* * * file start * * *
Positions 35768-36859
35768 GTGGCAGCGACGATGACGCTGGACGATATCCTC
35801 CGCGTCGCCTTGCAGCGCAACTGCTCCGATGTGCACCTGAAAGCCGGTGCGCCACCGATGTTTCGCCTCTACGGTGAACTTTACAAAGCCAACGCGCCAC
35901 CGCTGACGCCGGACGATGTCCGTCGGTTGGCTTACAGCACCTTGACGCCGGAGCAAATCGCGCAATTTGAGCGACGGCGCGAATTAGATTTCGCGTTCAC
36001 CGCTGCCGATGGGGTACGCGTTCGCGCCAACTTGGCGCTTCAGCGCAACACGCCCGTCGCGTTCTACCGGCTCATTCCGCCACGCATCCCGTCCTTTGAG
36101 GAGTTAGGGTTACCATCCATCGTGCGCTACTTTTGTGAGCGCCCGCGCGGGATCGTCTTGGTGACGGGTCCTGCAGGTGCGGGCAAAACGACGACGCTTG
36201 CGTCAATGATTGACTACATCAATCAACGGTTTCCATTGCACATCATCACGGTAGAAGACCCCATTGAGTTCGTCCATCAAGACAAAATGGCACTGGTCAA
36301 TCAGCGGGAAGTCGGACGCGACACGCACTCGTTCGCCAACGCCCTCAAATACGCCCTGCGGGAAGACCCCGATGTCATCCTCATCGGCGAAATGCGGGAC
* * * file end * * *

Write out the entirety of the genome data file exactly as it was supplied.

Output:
Positions 35768-36859
35768 GTGGCAGCGACGATGACGCTGGACGATATCCTC
35801 CGCGTCGCCTTGCAGCGCAACTGCTCCGATGTGCACCTGAAAGCCGGTGCGCCACCGATGTTTCGCCTCTACGGTGAACTTTACAAAGCCAACGCGCCAC
35901 CGCTGACGCCGGACGATGTCCGTCGGTTGGCTTACAGCACCTTGACGCCGGAGCAAATCGCGCAATTTGAGCGACGGCGCGAATTAGATTTCGCGTTCAC
36001 CGCTGCCGATGGGGTACGCGTTCGCGCCAACTTGGCGCTTCAGCGCAACACGCCCGTCGCGTTCTACCGGCTCATTCCGCCACGCATCCCGTCCTTTGAG
36101 GAGTTAGGGTTACCATCCATCGTGCGCTACTTTTGTGAGCGCCCGCGCGGGATCGTCTTGGTGACGGGTCCTGCAGGTGCGGGCAAAACGACGACGCTTG
36201 CGTCAATGATTGACTACATCAATCAACGGTTTCCATTGCACATCATCACGGTAGAAGACCCCATTGAGTTCGTCCATCAAGACAAAATGGCACTGGTCAA
36301 TCAGCGGGAAGTCGGACGCGACACGCACTCGTTCGCCAACGCCCTCAAATACGCCCTGCGGGAAGACCCCGATGTCATCCTCATCGGCGAAATGCGGGAC